Log in

SAJA Awards 2021: Hope and Resilience

Join us on the evening of Oct. 20, when we will reveal the winners of this year's SAJA awards and host a discussion about the positive and transformative things we learned over the past year-and-a-half.

The panel and awards announcement will be livestreamed here, as well as our social platforms. But register now to get details on how to join a special virtual hang out at 7 p.m. ET after the event: Register here!

Watch here:

Sponsored by:

 Gaur Family Foundation      

Event Details

When: The evening of Oct. 20. A panel discussion will begin at 6 p.m. ET, and then we will reveal the winners of this year's SAJA awards. Afterward, at 7 p.m., we'll gather for a digital happy hour, using the platform SpatialChat, to network and reconnect with SAJA members. Register here for the digital happy hour -- we will then send you a link to join the meeting in the coming days.

The panel: We've heard a lot about the challenges people faced over the past year. But in this discussion, we'll look for the silver lining: What have we learned? What are the ways we have changed as journalists? And people? 

SAJA will be livestreaming the event on this web page, on our YouTube channel and on our Twitter account, and anyone is free to watch.


Sarah Khan

Sarah Khan is an award-winning travel journalist who’s reported from six continents—from Bosnia to Brazil, Australia to Amman, Wyoming to Windhoek, Mozambique to Mumbai—for the New York Times, Wall Street Journal, Condé Nast Traveler, Food & Wine, Travel + Leisure, Bloomberg, Saveur, Robb Report, and numerous other publications. Her work also appears in The Best American Travel Writing 2021 and New York Times 36 Hours: 150 Cities from Abu Dhabi to Zurich. After eight years as a freelance journalist, she recently joined Condé Nast Traveller Middle East as editor in chief. She’s a connoisseur of global junk food, a hoarder of hotel pens, and a master at sleeping through long-haul flights; she’s lived in five countries (soon to be six) on three continents and possesses 2.5 passports. 


Swati Sharma

Swati is currently the Editor-in-Chief of Vox. She was previously a Managing Editor at The Atlantic, where she oversaw digital coverage through a pandemic, a racial reckoning, two years of Trump's presidency, and a historic election. Before that, Swati spent more than four years at The Washington Post, where she was the Deputy General Assignment Editor, and before that, a digital editor for the foreign and national security teams. Swati spent three years at The Boston Globe, where she helped coordinate the live blog coverage of the Boston Marathon bombing, which was cited in the Globe’s Pulitzer Prize for breaking news. Swati grew up in the Bay Area, loves to travel, speaks Hindi and is a passionate fan of Indian cinema. She graduated summa cum laude from Northeastern University.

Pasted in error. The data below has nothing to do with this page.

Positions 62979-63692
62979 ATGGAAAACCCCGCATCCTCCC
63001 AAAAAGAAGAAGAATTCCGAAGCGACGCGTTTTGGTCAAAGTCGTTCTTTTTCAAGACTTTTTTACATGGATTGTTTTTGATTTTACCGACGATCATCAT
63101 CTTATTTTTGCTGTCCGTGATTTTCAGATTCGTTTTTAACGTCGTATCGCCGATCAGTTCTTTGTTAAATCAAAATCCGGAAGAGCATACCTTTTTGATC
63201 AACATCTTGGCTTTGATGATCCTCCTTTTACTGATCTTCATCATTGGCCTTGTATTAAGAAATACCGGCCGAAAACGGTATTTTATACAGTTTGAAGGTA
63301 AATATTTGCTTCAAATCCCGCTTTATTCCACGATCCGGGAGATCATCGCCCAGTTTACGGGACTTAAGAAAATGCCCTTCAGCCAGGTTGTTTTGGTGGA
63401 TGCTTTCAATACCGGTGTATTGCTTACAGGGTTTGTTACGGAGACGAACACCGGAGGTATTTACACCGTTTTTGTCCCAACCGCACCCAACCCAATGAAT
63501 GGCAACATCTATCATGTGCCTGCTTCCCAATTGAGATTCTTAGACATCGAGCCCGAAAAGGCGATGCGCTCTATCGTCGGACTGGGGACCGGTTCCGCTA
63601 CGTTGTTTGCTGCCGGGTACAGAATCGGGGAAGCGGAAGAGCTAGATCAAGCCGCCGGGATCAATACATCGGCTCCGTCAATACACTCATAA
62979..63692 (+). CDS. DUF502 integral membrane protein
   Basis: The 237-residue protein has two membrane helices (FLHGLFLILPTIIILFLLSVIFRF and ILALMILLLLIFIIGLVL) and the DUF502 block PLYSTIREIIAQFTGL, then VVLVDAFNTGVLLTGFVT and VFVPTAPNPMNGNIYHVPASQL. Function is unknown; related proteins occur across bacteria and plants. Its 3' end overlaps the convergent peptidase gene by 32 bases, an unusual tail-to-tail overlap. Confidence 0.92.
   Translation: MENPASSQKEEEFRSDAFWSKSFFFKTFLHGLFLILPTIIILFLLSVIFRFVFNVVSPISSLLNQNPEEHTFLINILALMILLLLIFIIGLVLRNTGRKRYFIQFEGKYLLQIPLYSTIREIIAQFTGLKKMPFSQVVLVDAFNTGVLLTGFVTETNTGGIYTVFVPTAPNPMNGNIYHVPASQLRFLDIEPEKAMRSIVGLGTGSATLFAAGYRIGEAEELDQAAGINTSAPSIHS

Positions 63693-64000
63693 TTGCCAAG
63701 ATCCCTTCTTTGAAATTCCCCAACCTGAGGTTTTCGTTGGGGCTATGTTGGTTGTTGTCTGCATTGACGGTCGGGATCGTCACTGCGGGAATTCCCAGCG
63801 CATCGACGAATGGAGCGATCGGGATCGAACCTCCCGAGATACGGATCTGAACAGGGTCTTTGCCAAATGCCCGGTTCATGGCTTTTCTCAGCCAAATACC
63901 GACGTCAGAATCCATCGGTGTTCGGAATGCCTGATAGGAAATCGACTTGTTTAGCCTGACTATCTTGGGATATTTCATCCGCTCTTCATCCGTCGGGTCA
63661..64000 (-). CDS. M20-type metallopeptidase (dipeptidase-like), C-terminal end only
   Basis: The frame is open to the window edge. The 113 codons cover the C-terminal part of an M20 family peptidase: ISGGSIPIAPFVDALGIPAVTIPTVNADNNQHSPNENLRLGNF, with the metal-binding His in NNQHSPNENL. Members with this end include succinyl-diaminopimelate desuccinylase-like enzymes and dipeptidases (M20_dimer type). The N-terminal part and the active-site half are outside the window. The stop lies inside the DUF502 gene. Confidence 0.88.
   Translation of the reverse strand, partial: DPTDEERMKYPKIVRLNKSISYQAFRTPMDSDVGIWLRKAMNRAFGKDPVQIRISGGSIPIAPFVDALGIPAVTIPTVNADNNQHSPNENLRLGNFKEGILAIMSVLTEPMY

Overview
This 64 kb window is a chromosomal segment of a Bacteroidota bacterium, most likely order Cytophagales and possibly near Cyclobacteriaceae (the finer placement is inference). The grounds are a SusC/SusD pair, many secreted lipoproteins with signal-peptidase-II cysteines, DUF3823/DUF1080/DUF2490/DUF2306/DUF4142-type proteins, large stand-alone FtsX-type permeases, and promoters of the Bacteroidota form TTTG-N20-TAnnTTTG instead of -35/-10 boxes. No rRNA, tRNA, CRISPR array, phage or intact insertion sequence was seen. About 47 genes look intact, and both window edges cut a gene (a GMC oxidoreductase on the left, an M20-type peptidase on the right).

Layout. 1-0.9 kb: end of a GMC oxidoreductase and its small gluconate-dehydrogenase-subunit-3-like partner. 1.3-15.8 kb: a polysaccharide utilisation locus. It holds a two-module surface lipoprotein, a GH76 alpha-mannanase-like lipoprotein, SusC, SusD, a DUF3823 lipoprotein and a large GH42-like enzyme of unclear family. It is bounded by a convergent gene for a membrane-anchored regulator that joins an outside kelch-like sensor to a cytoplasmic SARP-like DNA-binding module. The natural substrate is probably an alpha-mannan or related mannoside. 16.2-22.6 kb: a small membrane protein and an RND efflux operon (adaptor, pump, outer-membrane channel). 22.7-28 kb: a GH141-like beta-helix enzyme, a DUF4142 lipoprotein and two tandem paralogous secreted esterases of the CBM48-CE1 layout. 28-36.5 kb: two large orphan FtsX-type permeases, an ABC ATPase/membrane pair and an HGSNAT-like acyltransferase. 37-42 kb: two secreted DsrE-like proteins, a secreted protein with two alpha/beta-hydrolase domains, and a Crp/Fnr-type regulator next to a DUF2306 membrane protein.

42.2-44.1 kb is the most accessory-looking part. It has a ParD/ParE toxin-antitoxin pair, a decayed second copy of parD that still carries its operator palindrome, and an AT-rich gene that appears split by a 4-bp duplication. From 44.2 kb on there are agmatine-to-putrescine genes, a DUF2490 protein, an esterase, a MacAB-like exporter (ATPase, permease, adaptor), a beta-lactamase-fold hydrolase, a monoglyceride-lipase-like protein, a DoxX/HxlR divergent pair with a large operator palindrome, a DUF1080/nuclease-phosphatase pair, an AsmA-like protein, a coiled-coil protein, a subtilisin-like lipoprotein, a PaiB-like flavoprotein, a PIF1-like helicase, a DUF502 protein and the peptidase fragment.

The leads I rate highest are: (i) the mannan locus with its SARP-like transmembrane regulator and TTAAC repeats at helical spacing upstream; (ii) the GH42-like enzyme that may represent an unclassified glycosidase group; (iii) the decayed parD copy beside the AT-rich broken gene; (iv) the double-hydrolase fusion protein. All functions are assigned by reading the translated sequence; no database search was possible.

Versha Sharma

Versha Sharma became Editor-in-Chief of Teen Vogue in May 2021, where she is focused on covering social justice, culture, fashion and politics through the lens of young people. Previously, she was Managing Editor and Senior Correspondent at NowThis, where she led audience growth on new platforms from Instagram to Facebook to YouTube, working at the social video-first company since 2014. She’s produced several short documentaries and filed dispatches on immigration from the U.S.-Mexico border, reported from mass protests in St. Louis, and traveled to Moscow, Russia for the show she hosts and produces, The Russia Desk. Versha won an Edward R. Murrow award with the NowThis Reports team for a short doc about the aftermath of Hurricane Maria in Puerto Rico.  Prior to NowThis, she worked as a reporter and editor for Vocativ, where she managed a team of international reporters. She covered the 2012 presidential election for MSNBC and got her start in journalism with an internship at Talking Points Memo in 2009.

 Geeta Anand

Geeta Anand is a Pulitzer Prize-winning journalist and author who serves as dean and professor at Berkeley Journalism. Her stories on corporate corruption won the Wall Street Journal a Pulitzer Prize in 2002, and she was lead reporter in a series on healthcare that was a finalist in 2003. She wrote the non-fiction book, The Cure, about a dad’s fight to save his kids by starting a biotech company to make a medicine for their untreatable illness, which was made into the Harrison Ford movie Extraordinary Measures in 2010. She worked as a journalist for 27 years, most recently as a foreign correspondent for The New York Times and the Wall Street Journal in India. She began her career at a free weekly newspaper, Cape Cod News, and then covered local government and courts at the Rutland Herald in Vermont. At her next job at the Boston Globe, she served as City Hall bureau chief and then covered the Massachusetts State House. She spent the next 17 years as a reporter and senior writer for the Wall Street Journal, where she covered the biotech beat and focused on investigative reporting. She spent nearly a decade in India, the country where she was born and raised, first as a foreign correspondent for the Journal and then The New York Times. She met her husband, Gregory Kroitzsh, in college. During her time as a foreign correspondent in India, he started Mumbai’s first microbrewery. They have two daughters who are in college in the U.S. She began teaching at Berkeley Journalism in 2018.

Powered by Wild Apricot Membership Software